If you’re considering seeking treatment for drug and alcohol use and aren’t sure if you should choose inpatient or outpatient drug treatment you’ve come to the right place. A multitude of factors will influence your decision, find out more about drug treatment programs and how they can fit into your life below.
Two Options, Same Goals
Asking for help to stop drinking or drug use is courageous, even though you might be frightened of change, or don’t believe you are capable of changing. You are capable of making different choices for yourself, and you are strong enough to overcome substance use disorder, also known as addiction. Millions of Americans live every day with substance use disorder, and many never receive the help they need, about 1 in every 10 people receive treatment. 44% of people referred for rehab are from the legal system, and only 6% are from healthcare providers. To say that addiction is a serious problem in the US is an understatement, substance use disorder accounts for 20% of deaths and contributes to or causes more than 70 other medical conditions.
So where does this leave you? Fortunately, you’ve already done the hard work of evaluating your life, and have realized you need to make changes. That’s why you’ve been researching drug treatment and have ended up on this page right? The good news is that admitting to yourself and others that your drinking or drug use is affecting your life and relationships is a huge step toward recovery. This brings us now to the topic of drug treatment programs, and how to pick which one will work for you.
A drug treatment program aims to provide support while undergoing therapy and to set you up with the skills you need to handle strong emotions positively. What that support looks like varies with each program, but the goal is the same to help you succeed in your recovery.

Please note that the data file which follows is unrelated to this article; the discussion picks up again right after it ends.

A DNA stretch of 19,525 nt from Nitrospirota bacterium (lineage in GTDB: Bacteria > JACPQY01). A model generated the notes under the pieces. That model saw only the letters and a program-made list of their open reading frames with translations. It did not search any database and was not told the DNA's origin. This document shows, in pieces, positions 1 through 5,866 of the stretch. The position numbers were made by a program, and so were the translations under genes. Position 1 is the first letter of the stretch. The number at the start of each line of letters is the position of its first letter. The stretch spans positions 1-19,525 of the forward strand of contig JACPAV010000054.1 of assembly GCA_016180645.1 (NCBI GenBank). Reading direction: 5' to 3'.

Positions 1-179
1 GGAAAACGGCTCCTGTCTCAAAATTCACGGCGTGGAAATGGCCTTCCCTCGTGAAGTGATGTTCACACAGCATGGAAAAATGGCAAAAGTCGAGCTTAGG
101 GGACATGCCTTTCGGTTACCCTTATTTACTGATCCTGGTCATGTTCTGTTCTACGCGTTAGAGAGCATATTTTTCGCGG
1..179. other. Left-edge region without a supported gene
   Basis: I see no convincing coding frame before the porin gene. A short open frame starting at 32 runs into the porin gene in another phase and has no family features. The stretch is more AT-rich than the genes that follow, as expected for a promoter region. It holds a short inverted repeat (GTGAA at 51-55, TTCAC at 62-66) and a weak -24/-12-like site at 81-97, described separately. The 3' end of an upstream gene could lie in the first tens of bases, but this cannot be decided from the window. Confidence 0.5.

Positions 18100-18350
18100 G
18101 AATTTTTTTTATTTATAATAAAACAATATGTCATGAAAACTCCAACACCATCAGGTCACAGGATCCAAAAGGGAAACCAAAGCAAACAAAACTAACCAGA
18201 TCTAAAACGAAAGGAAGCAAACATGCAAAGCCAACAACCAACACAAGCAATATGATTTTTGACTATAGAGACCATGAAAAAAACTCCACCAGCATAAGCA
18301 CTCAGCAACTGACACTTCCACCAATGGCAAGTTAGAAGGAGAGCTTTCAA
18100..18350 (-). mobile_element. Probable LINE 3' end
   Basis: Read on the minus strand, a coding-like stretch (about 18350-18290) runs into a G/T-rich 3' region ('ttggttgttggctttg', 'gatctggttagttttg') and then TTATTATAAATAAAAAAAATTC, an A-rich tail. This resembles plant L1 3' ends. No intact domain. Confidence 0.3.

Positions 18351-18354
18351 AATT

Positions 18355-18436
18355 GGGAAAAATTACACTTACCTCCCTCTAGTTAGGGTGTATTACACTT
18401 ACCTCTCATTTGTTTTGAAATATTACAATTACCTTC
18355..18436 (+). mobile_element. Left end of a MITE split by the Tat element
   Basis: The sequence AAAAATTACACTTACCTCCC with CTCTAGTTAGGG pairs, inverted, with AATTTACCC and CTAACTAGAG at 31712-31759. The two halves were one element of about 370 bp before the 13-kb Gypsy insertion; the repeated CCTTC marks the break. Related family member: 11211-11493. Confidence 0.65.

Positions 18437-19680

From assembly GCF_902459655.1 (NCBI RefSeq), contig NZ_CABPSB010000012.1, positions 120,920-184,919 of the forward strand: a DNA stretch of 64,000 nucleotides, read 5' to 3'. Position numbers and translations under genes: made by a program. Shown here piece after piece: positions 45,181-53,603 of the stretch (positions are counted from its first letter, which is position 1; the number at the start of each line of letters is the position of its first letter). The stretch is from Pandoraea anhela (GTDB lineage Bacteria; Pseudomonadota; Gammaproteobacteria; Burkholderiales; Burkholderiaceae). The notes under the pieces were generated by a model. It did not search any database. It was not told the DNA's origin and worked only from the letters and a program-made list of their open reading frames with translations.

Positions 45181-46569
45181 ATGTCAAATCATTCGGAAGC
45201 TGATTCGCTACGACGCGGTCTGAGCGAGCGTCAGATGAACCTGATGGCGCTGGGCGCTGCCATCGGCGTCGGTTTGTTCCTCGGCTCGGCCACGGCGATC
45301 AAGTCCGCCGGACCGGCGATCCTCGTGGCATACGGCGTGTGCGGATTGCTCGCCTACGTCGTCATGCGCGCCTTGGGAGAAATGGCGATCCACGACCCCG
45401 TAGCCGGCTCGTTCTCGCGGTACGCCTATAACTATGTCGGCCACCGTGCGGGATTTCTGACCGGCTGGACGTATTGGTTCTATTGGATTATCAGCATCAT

Inpatient Treatment Basics
As the name suggests an inpatient drug treatment program is a program where you stay at the treatment facility. The facility will have 24/7 medical supervision with nurses on duty, and a doctor on call after hours. You might have your bedroom, or you might share a bedroom with another patient. You’ll spend the majority of your day attending therapy sessions such as:
- Cognitive behavioral therapy. CBT is one of the most common therapies used in addiction treatment. CBT aims to diminish the symptoms of mental health conditions like anxiety and depression by helping a patient discover the thoughts and feelings that motivate them to engage in certain behaviors. Once these feelings and thoughts have been identified your therapist will work with you to challenge unhelpful or untrue thoughts, leading to a new way of thinking.
- Biofeedback therapy. Using sensors on the skin to monitor brain waves your therapist will look for patterns in your brain, and allow them to recommend techniques to change these patterns.
- Dialectical behavioral therapy. DBT is a form of CBT that helps you learn to live in the moment, develop healthy ways to cope with strong emotions, improve your interpersonal relationships, and regulate your emotions without turning to alcohol or drugs. During DBT you’ll learn how to build emotional resilience through talk therapy.